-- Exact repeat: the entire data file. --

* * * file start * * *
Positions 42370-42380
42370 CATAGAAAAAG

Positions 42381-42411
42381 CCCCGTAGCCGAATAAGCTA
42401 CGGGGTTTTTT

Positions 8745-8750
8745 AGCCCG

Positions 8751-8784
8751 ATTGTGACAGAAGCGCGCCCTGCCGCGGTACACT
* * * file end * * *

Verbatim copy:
Positions 42370-42380
42370 CATAGAAAAAG

Positions 42381-42411
42381 CCCCGTAGCCGAATAAGCTA
42401 CGGGGTTTTTT

Positions 8745-8750
8745 AGCCCG

Positions 8751-8784
8751 ATTGTGACAGAAGCGCGCCCTGCCGCGGTACACT